Reviewers have hailed Hilary Mantel's finale to her Thomas Cromwell trilogy as "magnificent" and "a masterpiece" ahead of its publication next week.
The Mirror and the Light, says Allison Pearson in the Telegraph, is "an epic work of historical fiction".
"Does it merit another Booker [Prize]? Yes it does," says the London Evening Standard's critic of Mantel's latest.
According to the Daily Mail's Anthony Cummins, however, the 912-page tome might have benefited from some editing.
"Even the most insatiable Tudor junkie might be forgiven a drooping eyelid," he opines of a book he calls "by far the most dense" of the trilogy.
Mantel's series charts the life of Cromwell, a blacksmith's son who rose from obscurity to become one of Henry VIII's most trusted advisors.
The saga began with 2009's Wolf Hall and continued with 2012's Bring Up the Bodies. Both went on to win the Man Booker Prize.
Beginning with Anne Boleyn's 1536 execution, The Mirror and the Light continues Cromwell's story up to his own execution four years later.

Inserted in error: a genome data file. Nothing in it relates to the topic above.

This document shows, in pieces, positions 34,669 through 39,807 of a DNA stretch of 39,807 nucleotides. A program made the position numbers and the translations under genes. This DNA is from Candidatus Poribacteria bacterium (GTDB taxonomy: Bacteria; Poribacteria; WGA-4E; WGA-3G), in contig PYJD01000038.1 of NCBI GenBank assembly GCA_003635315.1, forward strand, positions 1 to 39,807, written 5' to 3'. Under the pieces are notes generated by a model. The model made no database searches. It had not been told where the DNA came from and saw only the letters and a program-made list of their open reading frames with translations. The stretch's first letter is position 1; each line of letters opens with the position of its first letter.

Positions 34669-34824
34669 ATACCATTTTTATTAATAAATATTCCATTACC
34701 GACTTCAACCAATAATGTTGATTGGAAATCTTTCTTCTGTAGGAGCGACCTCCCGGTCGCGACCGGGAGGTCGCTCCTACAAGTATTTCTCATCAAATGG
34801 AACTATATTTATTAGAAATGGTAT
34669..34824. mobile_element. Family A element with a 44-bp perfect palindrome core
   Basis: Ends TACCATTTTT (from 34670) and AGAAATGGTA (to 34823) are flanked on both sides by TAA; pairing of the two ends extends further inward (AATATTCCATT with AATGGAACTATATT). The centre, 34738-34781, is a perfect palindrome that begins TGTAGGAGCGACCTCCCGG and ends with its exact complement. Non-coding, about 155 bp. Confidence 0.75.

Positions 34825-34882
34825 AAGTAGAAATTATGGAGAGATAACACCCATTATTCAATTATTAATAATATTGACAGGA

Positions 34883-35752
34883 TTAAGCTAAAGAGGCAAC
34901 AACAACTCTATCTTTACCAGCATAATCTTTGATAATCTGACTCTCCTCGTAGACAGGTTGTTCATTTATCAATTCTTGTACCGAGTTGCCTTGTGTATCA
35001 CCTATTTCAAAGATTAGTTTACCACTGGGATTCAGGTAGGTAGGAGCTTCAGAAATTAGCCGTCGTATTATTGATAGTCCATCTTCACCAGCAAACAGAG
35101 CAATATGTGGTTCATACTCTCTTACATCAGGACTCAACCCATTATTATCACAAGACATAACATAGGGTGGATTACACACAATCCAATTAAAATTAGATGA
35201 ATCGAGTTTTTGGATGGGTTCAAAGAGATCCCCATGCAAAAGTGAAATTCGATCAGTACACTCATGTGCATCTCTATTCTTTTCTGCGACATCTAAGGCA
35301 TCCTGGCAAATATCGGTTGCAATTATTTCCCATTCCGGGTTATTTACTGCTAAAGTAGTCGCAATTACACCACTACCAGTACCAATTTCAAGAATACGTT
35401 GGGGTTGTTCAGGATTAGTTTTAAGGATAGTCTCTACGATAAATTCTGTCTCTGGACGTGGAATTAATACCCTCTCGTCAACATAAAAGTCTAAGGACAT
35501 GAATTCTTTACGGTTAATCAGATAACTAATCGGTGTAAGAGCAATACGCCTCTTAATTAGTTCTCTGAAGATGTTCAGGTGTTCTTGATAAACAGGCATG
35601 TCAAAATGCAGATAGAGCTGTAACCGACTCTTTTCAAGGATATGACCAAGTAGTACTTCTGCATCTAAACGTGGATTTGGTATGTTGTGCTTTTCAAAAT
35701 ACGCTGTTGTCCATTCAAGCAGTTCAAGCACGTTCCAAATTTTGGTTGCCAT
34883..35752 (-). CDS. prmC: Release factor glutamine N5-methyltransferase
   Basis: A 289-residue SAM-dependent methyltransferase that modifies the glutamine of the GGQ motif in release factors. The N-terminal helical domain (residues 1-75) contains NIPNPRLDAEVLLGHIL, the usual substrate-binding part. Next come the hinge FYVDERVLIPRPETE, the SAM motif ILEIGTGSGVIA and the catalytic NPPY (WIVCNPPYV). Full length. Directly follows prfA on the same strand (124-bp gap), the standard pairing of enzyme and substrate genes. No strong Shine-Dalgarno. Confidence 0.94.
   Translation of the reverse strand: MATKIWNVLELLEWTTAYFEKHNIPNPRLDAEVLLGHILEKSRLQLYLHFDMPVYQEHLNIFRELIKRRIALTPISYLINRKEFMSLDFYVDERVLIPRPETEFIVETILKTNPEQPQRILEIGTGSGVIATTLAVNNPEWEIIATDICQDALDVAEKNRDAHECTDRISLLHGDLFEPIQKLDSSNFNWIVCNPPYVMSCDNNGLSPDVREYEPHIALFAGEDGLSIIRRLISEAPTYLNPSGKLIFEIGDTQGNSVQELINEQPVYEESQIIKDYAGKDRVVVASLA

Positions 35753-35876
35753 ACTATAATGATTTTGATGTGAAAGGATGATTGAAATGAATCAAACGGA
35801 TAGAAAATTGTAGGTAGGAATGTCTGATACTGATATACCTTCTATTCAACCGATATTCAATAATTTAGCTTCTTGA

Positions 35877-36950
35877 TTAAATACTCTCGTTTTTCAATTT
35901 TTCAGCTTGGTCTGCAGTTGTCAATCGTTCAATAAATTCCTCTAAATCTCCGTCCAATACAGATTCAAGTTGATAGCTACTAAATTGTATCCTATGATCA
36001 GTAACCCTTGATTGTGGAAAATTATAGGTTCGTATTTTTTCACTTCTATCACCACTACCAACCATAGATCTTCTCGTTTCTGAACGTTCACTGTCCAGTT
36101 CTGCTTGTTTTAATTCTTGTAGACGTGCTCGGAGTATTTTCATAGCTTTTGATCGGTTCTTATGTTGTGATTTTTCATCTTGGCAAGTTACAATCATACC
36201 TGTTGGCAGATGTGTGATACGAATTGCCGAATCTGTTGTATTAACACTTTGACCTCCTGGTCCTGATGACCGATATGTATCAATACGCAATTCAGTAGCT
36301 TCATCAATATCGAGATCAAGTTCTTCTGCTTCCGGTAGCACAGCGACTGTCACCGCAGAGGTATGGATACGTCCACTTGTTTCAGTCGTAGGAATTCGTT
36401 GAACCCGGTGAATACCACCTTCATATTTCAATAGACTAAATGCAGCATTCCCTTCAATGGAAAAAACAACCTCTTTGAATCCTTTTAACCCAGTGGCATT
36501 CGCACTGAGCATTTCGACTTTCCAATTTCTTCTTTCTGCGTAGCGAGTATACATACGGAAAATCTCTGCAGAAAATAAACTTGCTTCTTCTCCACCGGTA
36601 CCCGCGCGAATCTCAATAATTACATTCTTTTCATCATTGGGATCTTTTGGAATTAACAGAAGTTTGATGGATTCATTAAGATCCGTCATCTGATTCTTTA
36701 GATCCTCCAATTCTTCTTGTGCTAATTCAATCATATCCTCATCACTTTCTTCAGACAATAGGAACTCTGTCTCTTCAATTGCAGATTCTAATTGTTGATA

The result, writes Johanna Thomas-Corr in The Times, "might well be the best of the trilogy simply because there is more of it."
"As before, Mantel immerses us with extraordinary skill in the teeming Tudor world," writes Pearson.
The author, she says, "has written an epic of English history that does what The Aeneid did for the Romans and War and Peace for the Russians."
According to the Standard's Melanie McDonagh, Mantel's "remarkable" achievement is to have turned "one of the biggest bastards in English history... into a living, sympathetic, almost admirable, human being."
Her latest, writes The Guardian's Alexandra Harris, is "a novel of epic proportions, every bit as thrilling, propulsive, darkly comic and stupendously intelligent as its predecessors."
The Mirror and the Light will be published in the UK by Fourth Estate on 5 March.
The previous instalments in Mantel's trilogy were both adapted for television and the stage.